We further reject petitioner's argument that the administrative determination should be vacated because NYCHA violated its own procedures. Petitioner argues that NYCHA failed to follow its Management Manual because (1) before even considering termination it did not attempt to address with her the underlying problem; (2) it did not seek to pursue an alternative solution other than termination; (3) it did not adhere to the requirement that, when termination of tenancy is being considered, NYCHA "must first interview the tenant in order to discuss the problem(s) which may lead to termination of tenancy, seek to ascertain the facts involved and, when appropriate, try to assist the tenant by securing outside help"; (4) it did not fully document all of these steps in petitioner's file; and (5) the Hearing Officer did not consider mitigating circumstances in imposing a penalty.
The first two arguments overlook the specific nature of the offending activity here. The two incidents on October 13 and October 16, 2009 demonstrated that petitioner has a volatile temper which has the potential to escalate rapidly from verbal abuse to physical confrontation. This is not the type of condition which is readily amenable to solutions that would ensure the safety of those who might find themselves at odds with petitioner. In any event, when Mukkatt discussed termination with petitioner on October 16, 2009, her outburst made clear that she had no interest in curing or resolving the offensive behavior. Certainly NYCHA is not required to engage in intervention efforts that are highly likely to be futile.
As for petitioner's contention that she was not afforded an interview before formal termination proceedings were initiated, she failed to raise this specific objection before the Hearing Officer, making review inappropriate (see Matter of Payano v Berlin, 95 A.D.3d 767 [1st Dept 2012]). Indeed, petitioner presented no evidence regarding when she received the October 15 notice, leaving uncontested Mukkatt's testimony that she came in on October 16 in response to it. Contradicting petitioner's assertion that NYCHA failed to document the pre-termination steps it took, the record includes notes taken by NYCHA managers contemporaneously with the two incidents at issue, describing in detail the encounters with petitioner. Finally, there is no question that the Hearing Officer discussed mitigation in her decision.
Notwithstanding the foregoing, we find that termination of petitioner's tenancy, is, based on the reviewable facts in this record, a penalty that is shocking to the conscience and that must be vacated. We have found this to be so in similar cases of tenants engaging in fits of rage targeted at NYCHA employees, where the conduct was isolated or specifically related to circumstances that gave some explanation for the behavior. For example, in Matter of Winn v Brown (226 A.D.2d 191 [1st Dept 1996]), this Court found that, while NYCHA's determination of nondesirability was supported by substantial evidence of the petitioner's actions, which "[included] screaming profanities, racial epithets and making threats to respondent's employees, " the termination of the petitioner's tenancy was shocking to the conscience given that the incidents in question occurred when the tenant was having difficulty securing a transfer despite threats being made against the life of her son. In Matter of Spand v Franco (242 A.D.2d 210 [1st Dept 1997], lv denied 92 N.Y.2d 802 ), this Court remanded to NYCHA for imposition of a lesser penalty where the tenant engaged in conduct that was "serious" and "appropriately condemned, " but eviction was disproportionate because the incident was isolated, the tenant was the mother of three small children and there was no evidence of other problems which posed a risk to other people or property. Even where a tenant "accosted" a NYCHA representative, termination was considered too harsh because the incident was isolated and because, like here, the target of the tenant's wrath was not seriously injured (Matter of Peoples v New York City Hous. A uth., 281 A.D.2d 259, 260 [1st Dept 2001]).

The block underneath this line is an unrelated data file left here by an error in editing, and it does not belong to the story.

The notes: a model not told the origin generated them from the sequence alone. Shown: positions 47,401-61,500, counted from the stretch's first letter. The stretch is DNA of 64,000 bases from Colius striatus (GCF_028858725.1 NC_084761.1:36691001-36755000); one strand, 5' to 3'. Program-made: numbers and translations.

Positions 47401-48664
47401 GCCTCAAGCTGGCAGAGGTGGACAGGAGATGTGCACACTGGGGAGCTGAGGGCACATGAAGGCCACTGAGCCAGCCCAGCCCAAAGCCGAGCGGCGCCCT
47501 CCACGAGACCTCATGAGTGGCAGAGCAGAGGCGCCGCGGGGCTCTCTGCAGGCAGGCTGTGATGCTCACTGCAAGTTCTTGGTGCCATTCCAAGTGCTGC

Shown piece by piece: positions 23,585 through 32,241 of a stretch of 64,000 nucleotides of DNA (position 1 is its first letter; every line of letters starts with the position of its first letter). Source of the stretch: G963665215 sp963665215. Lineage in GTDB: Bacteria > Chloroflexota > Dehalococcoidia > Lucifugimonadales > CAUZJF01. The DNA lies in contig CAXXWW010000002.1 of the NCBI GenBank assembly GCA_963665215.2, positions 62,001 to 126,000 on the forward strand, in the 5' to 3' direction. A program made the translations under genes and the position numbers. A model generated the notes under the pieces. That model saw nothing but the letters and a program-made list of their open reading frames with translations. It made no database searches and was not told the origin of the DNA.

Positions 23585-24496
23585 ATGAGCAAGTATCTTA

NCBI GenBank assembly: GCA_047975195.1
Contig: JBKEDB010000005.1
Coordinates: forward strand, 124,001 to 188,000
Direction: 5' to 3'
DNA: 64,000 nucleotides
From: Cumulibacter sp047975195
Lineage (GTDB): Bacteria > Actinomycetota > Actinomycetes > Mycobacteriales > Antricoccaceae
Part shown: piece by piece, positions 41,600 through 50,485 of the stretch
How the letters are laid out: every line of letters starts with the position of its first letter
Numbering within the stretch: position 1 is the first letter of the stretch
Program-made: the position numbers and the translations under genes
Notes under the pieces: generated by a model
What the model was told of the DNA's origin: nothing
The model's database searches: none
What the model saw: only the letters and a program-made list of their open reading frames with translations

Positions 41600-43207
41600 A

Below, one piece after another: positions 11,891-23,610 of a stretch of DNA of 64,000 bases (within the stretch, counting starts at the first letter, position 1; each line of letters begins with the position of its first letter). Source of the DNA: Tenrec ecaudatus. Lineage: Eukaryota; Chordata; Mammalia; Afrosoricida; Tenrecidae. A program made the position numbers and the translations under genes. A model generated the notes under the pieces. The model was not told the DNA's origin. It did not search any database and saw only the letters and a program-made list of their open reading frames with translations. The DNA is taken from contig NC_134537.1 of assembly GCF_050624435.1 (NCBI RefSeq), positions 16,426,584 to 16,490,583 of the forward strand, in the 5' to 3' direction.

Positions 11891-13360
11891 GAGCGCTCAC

On the record before us, the behavior described by NYCHA as undesirable can fairly be characterized as isolated. Although there were two separate incidents, they occurred within three days of each other and were both related to petitioner's effort to secure a rent reduction. Further, none of the NYCHA employees who were targeted by petitioner's rage was physically injured. We recognize that one of the charges leveled by NYCHA against petitioner was predicated on a felony conviction for robbery in connection with an incident on or near development grounds in April 2006, in which she apparently physically assaulted another person. However, the Hearing Officer dismissed that charge because, according to NYCHA rules, once five years pass after the completion of a criminal sentence, the conviction cannot form the basis of regulatory charges. Accordingly, it would not be appropriate for us to consider the conviction in determining whether the penalty was appropriate.
Further, the incidents occurred under stressful conditions for petitioner. When the incident occurred, petitioner had recently lost a portion of her income and was having difficulty receiving immediate assurances that her rent would be commensurately adjusted. In Peoples, the tenant's "considerable frustration" with a NYCHA representative's refusal to acknowledge the condition of her apartment was a factor in this Court's decision to vacate her termination (281 A.D.2d at 260). In addition, the escalation in petitioner's behavior was apparently related to Severiano's pushing petitioner's baby carriage out of the way. While there is no reason to question Severiano's testimony that she merely nudged the carriage out of the doorframe, it would not be surprising under the circumstances if this increased petitioner's stress level.
Finally, we have in the past found a tenant's need to care for children or disabled persons to be a factor mitigating against eviction (see Matter of Vazquez v New York City Hous. Auth. [ Robert Fulton Houses ], 57 A.D.3d 360 [1st Dept 2008]; Matter of Williams v Franco, 262 A.D.2d 45 [1st Dept 1999]). Petitioner is the single mother of two young children, one of whom suffers from a developmental disability and has needed medical attention since her birth, and has been a victim of domestic violence. Taken together with the isolated nature of the incidents in question and the circumstances surrounding them, this factor certainly militates in favor of a lesser penalty.